With Frank brooding, Brian fuming and my feeling guilty (how liberal of me) with Kate consoling me (how liberal of her), we were confronted with the Final Jeopardy clue. The category was U.S. Presidents and the clue was “At the time of this president’s inauguration, there were five former presidents still alive, more than at any other time.” In 1990, there was only one correct answer: Abraham Lincoln. And I was the only one who knew it. Seeing Frank’s incorrect response, Alex sniped “So, it really didn’t matter what you bet.”

The winners of the remaining quarter-final games were a phenomenal 18 year-old Eric Newhouse and my old nemesis from 1987 TOC Bob Verini. I would play against them in the semi-final match. The game began as an exercise in frustration. Despite my earnest ringing of the buzzer, in the first third of the game I was consistently slower than my two opponents. I felt particularly galled that Eric was answering questions that I knew before he was born. Fortunately, as the game progressed, I finally acquired some coordination and made a serious comeback. The match’s outcome largely was determined by those damn daily doubles.

Bob Verini was an actor from New York, and he found a daily double in the category of Broadway musicals. He couldn’t resist the opportunity of betting everything, and he was not obliging enough to be wrong. That gave Bob a lead of 10,000 points. Eric stumbled upon the second daily double in Double Jeopardy. I knew the answer, but he didn’t use me as his phone-a-friend. His gallant wager consigned him to third place; I was in second and Lucky Bob was in the first place as we entered Final Jeopardy. The category was geography, and we were challenged to name the second largest country on the second largest continent-and they both begin with the same letter. Unfortunately, Bob resisted the temptation to answer Argentina. He responded Algeria, as did Eric and I.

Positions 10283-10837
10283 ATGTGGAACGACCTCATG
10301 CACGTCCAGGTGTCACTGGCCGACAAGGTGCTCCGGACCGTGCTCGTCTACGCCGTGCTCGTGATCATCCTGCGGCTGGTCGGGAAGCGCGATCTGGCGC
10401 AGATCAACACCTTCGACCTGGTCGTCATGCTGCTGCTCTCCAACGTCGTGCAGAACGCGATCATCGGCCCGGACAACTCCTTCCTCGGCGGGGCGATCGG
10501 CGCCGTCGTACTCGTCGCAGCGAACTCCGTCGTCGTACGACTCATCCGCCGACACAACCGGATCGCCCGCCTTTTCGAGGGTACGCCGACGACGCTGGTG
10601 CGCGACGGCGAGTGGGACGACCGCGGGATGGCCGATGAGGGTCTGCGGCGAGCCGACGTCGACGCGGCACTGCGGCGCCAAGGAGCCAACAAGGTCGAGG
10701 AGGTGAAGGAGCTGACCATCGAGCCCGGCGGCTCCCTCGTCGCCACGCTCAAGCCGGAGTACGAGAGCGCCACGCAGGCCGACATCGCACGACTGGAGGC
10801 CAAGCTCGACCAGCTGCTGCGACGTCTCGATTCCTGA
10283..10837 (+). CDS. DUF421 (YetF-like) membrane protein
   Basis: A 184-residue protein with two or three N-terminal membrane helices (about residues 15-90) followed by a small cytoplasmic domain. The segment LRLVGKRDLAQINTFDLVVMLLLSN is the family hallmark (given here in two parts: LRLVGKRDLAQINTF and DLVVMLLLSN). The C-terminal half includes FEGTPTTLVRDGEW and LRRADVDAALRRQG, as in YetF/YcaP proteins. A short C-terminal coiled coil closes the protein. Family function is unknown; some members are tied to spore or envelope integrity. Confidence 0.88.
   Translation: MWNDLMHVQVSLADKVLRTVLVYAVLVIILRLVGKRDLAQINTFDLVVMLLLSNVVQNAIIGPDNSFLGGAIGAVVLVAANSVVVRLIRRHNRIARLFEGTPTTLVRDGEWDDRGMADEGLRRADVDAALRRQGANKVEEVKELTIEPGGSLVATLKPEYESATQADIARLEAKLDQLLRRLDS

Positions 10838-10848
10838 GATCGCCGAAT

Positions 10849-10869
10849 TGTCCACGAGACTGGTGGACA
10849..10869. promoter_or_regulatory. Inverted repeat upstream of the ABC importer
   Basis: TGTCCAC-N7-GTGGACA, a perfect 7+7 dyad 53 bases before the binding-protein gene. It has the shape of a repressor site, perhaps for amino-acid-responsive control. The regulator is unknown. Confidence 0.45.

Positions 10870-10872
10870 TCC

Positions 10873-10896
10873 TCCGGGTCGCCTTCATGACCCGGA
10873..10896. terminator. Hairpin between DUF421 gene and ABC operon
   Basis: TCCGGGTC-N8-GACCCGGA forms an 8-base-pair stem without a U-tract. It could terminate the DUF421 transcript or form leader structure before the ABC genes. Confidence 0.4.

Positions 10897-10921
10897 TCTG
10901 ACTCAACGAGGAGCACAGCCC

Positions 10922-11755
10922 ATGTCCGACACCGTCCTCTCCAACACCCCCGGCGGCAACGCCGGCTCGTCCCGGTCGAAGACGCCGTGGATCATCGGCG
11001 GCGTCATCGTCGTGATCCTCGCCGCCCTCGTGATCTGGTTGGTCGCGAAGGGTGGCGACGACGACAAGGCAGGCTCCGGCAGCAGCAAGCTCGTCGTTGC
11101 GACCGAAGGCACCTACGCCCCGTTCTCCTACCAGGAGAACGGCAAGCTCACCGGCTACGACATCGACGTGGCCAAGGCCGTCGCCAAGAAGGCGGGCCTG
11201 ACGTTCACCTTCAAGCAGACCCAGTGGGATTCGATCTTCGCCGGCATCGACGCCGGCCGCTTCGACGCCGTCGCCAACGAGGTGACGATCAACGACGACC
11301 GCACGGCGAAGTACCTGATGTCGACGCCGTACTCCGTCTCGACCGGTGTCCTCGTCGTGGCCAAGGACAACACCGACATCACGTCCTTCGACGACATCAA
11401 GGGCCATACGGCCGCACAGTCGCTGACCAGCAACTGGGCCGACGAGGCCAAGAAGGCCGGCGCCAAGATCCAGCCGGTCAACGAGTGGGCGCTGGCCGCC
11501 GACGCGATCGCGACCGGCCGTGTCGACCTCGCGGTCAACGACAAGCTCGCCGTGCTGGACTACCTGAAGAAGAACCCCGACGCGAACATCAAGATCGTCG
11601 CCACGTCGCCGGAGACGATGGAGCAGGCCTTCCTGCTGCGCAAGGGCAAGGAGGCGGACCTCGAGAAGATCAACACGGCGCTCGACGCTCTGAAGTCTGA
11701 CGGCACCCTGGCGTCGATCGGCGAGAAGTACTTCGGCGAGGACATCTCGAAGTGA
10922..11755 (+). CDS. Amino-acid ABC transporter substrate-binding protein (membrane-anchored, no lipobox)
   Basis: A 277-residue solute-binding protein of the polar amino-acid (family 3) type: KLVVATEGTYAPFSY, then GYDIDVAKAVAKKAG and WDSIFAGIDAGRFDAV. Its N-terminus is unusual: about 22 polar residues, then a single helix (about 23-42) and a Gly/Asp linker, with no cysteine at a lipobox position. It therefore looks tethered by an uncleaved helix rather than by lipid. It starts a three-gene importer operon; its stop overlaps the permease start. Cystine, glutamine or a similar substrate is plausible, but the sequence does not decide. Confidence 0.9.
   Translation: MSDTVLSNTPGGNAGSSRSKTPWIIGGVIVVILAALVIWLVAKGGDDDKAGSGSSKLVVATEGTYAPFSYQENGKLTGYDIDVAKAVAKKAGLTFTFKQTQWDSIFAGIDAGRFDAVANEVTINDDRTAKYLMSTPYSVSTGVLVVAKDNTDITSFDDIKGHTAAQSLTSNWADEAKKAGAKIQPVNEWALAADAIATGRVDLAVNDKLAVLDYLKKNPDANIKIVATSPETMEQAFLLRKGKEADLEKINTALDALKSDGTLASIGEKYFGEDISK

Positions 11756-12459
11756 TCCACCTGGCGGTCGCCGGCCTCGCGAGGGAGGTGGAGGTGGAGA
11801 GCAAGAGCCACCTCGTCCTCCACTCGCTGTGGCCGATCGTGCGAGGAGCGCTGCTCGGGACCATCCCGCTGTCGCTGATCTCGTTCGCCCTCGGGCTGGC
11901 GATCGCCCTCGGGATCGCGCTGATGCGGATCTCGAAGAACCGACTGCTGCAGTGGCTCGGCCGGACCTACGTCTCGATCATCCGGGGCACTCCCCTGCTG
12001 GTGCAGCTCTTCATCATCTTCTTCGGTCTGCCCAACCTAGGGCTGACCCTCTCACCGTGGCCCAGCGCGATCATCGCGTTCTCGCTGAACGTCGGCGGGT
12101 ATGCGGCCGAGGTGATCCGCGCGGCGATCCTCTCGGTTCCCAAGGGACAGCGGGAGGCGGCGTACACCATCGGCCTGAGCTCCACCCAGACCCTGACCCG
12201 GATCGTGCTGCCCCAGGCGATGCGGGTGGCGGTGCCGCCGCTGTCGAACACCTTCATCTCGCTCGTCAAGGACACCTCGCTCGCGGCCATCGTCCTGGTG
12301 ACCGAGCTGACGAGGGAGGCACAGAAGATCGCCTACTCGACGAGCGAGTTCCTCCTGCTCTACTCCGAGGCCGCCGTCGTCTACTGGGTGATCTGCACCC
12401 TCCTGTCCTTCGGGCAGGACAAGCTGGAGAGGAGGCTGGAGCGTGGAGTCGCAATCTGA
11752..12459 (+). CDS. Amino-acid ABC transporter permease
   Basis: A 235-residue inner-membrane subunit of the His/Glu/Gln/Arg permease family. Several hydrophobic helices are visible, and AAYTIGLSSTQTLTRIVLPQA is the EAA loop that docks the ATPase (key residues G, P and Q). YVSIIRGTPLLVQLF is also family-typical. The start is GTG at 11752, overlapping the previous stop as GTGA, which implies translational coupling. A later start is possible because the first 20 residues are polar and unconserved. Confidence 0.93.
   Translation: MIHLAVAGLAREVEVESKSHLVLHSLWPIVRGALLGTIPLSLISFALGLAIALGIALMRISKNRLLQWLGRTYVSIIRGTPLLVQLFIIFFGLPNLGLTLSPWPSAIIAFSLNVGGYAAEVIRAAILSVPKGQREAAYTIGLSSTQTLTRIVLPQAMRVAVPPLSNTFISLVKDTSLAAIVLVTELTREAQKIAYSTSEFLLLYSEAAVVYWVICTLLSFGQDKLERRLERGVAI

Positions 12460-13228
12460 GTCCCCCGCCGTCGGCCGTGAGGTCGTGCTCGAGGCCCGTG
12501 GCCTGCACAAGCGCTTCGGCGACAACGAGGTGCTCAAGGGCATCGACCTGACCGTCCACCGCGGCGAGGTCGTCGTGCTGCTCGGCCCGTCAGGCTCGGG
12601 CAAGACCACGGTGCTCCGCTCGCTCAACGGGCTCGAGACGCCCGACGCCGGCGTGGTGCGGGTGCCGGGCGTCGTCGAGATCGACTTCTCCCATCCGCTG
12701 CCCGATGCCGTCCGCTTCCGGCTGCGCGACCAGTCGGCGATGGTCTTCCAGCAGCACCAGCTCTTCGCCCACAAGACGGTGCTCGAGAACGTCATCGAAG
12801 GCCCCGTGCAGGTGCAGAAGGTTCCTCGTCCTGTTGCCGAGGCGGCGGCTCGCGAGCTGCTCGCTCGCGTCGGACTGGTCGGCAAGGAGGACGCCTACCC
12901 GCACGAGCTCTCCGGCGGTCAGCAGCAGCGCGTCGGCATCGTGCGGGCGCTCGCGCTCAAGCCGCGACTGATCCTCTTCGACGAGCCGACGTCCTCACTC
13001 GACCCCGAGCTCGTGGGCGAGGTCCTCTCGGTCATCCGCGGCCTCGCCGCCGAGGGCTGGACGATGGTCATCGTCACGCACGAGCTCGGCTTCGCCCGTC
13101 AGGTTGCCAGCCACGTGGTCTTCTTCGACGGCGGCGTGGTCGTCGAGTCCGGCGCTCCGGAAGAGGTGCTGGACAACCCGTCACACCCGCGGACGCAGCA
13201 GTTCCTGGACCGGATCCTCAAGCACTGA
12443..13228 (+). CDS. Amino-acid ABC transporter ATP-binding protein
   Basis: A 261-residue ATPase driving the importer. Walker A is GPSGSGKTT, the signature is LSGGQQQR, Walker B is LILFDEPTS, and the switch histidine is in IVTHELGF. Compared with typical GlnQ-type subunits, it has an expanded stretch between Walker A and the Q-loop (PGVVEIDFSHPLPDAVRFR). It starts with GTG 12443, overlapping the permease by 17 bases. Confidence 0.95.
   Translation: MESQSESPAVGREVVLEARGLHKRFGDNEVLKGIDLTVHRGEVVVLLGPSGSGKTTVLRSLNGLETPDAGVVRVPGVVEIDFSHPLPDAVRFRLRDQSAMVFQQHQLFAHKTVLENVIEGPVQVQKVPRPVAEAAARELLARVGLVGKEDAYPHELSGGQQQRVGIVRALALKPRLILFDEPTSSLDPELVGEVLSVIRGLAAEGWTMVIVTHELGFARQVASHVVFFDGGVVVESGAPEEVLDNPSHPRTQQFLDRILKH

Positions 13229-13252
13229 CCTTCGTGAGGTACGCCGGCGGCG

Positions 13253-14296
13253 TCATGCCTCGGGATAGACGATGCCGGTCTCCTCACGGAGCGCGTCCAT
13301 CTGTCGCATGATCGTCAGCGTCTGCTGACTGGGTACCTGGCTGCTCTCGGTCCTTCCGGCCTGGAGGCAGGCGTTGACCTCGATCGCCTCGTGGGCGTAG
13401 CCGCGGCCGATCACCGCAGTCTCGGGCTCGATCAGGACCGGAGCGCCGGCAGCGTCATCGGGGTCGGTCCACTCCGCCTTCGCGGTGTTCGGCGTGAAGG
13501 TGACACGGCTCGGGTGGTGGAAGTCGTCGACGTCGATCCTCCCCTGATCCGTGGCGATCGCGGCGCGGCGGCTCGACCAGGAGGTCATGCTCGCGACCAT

Bob went on the Finals where he competed against Dave Traini (another veteran of the ’87 Tournament of Champions) and Bruce Seymour, who decisively won the tournament and $250,000.

  1. SwanShadow says:

    I never met Merv either, but I too owe him a handshake and a word of gratitude.

    I always wondered what the story was behind Alex’s throwaway comment regarding Frank’s Final Jeopardy wager. Now I know. Thanks, Eugene!

    Super J! was a kick, despite the bizarre four-player format. One of my proudest moments came at the end of my game’s first round, when I held a commanding lead over the formidable Canadian, Bob Blake. Of course, that moment lasted the entire length of a commercial break, shortly after which I was a mere flyspeck in Blake’s rear-view mirror.

    Oh, and Kate Waits is one of the nicest people I’ve met playing Jeopardy. During the ’88 TOC, her husband shuttled my then-pregnant wife between the studio and the hotel in their rental car.

  2. Rene#4 says:

    Ah yes, I remember it well!

  1. There are no trackbacks for this post yet.

Leave a Reply